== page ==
The Passion of Our Lord to Save You

 

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And being found in human form, He humbled Himself by becoming obedient to the point of death, even death on a cross. (Phil 2:8)

Palms and Passion Sunday. It’s like Holy Week compressed into one service and more. It’s all summarized in this one Palm Sunday word: Hosanna! It means “save us, Lord.” It’s what you shouted to the King as he rode through the city. Hosanna! Save us! It was a shout of confidence in the King, and when that confidence is in King Jesus, it’s not misplaced. Jesus came to save. His name embodies salvation. He rode into Jerusalem that day to save.

He came in humility, to humble Himself in obedient death, to be the Suffering Servant who came not to be served by others but to serve others in laying down His life as a ransom, to purchase and win humanity from its enslavement to sin and death, to pay the ultimate price in obedience to God’s Law by taking the wages of our sin upon Himself.

The palm strewn road is the road of our Lord’s humbling for our salvation. He came as the Suffering Servant, not to be served but to serve and to lay His life down as a ransom, to buy back humanity from its enslavement to sin and death. This is the road of our Lord’s Passion – His passion to save you, who for the joy set before Him, the joy of saving you personally, the joy of raising you up from the death of your sins, the joy of bestowing life on the world and reconciling all things to the Father, endured the cross and scorned its shame.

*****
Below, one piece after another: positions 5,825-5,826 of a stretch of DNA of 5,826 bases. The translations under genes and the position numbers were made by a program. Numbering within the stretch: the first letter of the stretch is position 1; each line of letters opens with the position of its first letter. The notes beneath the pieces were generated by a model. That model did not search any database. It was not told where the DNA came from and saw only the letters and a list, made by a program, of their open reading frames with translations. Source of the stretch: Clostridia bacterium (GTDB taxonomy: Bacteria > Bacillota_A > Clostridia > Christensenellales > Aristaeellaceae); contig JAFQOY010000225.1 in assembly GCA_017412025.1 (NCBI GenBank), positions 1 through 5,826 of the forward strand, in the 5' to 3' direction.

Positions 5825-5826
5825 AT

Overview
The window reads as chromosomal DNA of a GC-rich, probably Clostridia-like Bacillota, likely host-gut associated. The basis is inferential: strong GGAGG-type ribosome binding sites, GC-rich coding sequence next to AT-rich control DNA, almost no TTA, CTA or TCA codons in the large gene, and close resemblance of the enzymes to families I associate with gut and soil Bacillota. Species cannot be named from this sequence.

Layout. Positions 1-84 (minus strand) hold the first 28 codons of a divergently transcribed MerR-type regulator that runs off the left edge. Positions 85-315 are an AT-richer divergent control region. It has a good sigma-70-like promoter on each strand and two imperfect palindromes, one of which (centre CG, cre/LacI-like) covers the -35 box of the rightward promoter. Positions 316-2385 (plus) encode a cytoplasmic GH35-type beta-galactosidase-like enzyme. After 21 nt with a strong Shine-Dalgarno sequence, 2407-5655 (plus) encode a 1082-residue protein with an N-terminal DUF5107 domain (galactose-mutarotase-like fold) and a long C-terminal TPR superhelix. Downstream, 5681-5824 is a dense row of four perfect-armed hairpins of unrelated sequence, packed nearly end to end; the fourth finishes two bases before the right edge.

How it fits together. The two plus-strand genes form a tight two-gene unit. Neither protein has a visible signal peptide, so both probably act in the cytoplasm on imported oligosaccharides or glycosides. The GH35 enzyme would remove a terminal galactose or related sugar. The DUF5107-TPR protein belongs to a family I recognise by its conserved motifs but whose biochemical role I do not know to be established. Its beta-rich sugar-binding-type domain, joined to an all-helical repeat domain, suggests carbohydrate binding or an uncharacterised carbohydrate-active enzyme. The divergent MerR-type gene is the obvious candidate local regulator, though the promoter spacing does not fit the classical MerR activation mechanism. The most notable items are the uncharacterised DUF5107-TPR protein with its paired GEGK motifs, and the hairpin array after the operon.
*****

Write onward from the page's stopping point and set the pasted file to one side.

The road begins at the city gate of Jerusalem. A borrowed donkey in fulfillment of the prophet Zechariah. “Rejoice greatly, O daughter of Zion! Shout aloud, O daughter of Jerusalem! Behold, your king is coming to you; righteous and having salvation is he, humble and mounted on a donkey, on a colt, the foal of a donkey.” Scattered coats and branches pave the highway ahead of Him. Shouts of Hosanna! greet Him. Messianic expectation is thick in the air. Those shouts of Hosanna! may have meant something other than “save us from sin and death.” They may have been a call to arms, to revolt against Rome.

Hosanna! may very well have been a call to holy war. And there is truth in that. Jesus came to fight a holy war. Not against flesh and blood, but to win flesh and blood. Not against a group of people, but to rescue humanity from itself and the deep corruption of its sin that drives us all to our death, to the grave, to hell. His holy war was against the spiritual forces of darkness that rule this world. And so He enters His holy city as a conquering King to be conquered, a King riding majestically to His death.

His road leads through the city streets of Jerusalem, paved with the blood of the prophets. It was not fitting for a prophet to die outside of Jerusalem, Jesus once quipped. That’s why He came to Jerusalem, knowing that His disciples’ Hosannas would be turned into shouts of “Crucify Him!” on the lips of the religious leaders of Jerusalem.